Tuesday July 10, 2012
City Hall News
Beat the Heat
Tips to avoid heat sickness
Released by James MacDonald, Emergency Preparedness, Fire Dept.
n the summer the combination of high heat and high humidity can be very dangerous.
People at risk during these weather conditions include:
People with chronic illnesses (such as diabetes, heart and respiratory conditions) or people unable to move or change position by themselves.
Infants and preschool children.
People who exercise vigorously or are involved in strenuous outdoor work for prolonged periods.
People taking certain medications, for example, for mental health conditions.
Homeless or marginally housed persons.
How to avoid heat-related illness:
Drink lots of water and natural fruit juices even if you donít feel very thirsty. Avoid alcoholic beverages, coffee and cola.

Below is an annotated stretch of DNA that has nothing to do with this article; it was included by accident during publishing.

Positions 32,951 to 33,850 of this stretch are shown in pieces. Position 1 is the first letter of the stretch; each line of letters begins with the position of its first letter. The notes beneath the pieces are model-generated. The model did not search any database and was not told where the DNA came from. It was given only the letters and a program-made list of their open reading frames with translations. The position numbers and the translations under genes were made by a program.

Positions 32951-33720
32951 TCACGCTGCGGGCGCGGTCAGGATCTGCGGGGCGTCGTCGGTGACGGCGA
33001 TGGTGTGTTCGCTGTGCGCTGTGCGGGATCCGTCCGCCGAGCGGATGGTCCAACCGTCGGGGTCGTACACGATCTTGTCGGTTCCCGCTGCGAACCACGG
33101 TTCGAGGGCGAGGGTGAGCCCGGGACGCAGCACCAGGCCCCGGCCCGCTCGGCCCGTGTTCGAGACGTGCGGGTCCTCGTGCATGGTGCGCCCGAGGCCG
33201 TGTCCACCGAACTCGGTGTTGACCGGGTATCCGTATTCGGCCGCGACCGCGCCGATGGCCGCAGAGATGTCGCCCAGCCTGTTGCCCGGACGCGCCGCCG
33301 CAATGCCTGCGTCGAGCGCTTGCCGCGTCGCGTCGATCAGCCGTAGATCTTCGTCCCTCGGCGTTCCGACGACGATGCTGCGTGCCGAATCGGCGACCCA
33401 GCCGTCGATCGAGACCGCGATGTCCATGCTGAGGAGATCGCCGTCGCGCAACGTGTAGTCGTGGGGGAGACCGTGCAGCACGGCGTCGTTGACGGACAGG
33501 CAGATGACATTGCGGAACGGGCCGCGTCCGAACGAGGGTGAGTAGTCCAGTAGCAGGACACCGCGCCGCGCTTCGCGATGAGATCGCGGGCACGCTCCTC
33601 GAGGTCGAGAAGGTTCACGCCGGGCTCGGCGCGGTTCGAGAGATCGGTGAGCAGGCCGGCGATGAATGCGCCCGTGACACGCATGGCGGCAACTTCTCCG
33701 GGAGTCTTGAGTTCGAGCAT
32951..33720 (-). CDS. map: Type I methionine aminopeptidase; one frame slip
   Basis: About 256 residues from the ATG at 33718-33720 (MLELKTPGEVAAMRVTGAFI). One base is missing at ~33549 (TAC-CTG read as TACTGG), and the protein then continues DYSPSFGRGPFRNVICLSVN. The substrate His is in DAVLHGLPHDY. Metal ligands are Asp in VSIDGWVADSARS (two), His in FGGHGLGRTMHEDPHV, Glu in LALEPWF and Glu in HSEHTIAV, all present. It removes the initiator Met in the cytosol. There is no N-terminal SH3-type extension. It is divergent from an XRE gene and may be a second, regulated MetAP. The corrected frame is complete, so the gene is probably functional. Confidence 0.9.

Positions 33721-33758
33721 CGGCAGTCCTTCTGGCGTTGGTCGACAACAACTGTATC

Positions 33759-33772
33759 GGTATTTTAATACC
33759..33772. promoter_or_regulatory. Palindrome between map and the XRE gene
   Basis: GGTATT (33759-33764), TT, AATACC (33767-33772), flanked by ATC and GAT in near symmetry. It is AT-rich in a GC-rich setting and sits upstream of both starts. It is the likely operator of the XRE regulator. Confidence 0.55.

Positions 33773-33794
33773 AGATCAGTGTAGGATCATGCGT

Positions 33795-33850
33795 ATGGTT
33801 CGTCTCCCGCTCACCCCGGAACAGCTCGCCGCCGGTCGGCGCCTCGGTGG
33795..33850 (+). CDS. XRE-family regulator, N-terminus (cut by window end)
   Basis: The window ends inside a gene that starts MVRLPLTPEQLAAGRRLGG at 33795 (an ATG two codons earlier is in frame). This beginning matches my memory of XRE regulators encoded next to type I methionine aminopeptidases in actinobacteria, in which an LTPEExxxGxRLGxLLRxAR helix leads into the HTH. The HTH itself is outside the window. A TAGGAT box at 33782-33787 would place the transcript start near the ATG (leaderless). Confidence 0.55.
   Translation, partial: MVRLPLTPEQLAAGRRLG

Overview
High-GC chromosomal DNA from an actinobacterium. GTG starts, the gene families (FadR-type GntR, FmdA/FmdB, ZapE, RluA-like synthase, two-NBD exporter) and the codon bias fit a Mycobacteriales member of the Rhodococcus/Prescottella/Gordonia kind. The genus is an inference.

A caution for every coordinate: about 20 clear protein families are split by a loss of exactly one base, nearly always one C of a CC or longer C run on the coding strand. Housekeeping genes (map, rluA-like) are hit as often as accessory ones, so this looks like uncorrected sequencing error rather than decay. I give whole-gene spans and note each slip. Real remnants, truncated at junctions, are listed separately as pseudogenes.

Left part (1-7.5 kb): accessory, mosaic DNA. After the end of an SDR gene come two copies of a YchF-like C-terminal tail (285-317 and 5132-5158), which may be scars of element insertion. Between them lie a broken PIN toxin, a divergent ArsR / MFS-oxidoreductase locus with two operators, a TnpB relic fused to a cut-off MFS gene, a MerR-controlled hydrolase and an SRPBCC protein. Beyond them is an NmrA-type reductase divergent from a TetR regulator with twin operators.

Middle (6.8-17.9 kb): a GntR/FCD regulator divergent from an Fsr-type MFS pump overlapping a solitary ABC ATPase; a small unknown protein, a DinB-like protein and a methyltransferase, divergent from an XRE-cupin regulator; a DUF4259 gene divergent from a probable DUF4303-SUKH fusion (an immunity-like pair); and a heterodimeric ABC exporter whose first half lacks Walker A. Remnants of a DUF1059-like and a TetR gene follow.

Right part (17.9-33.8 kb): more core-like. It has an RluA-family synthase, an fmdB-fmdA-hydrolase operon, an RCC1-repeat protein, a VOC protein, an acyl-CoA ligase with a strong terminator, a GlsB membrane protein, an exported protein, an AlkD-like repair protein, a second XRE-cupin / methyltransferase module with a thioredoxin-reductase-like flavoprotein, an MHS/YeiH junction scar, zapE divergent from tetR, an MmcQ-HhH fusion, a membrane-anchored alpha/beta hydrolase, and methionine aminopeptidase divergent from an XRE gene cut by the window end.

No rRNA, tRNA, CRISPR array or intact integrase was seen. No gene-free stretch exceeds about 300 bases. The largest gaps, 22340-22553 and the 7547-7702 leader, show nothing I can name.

Avoid going out in the blazing sun or heat when possible. If you must go outside, stay in the shade as much as possible and plan to go out early in the morning or evening when it is cooler and smog levels may not be as high as in the afternoon. Wear a hat.
Go to air conditioned or cool places such as shopping malls, libraries, community centres, movie theatres, restaurants or a friendís place.
If you donít have air conditioning, keep shades or drapes drawn and blinds closed on the sunny side of your home, but keep windows slightly open.
Wear loose fitting, light clothing.
Keep lights off or turned down low.
Take a cool bath or shower periodically or cool down with cool, wet towels.
Avoid heavy meals and using your oven.
Avoid intense or moderately intense physical activity.
Never leave a child in a parked car or asleep in direct sunlight.
Fans alone may not provide enough cooling when the temperature is high.
Consult your doctor or pharmacist regarding the side effects of your medications.
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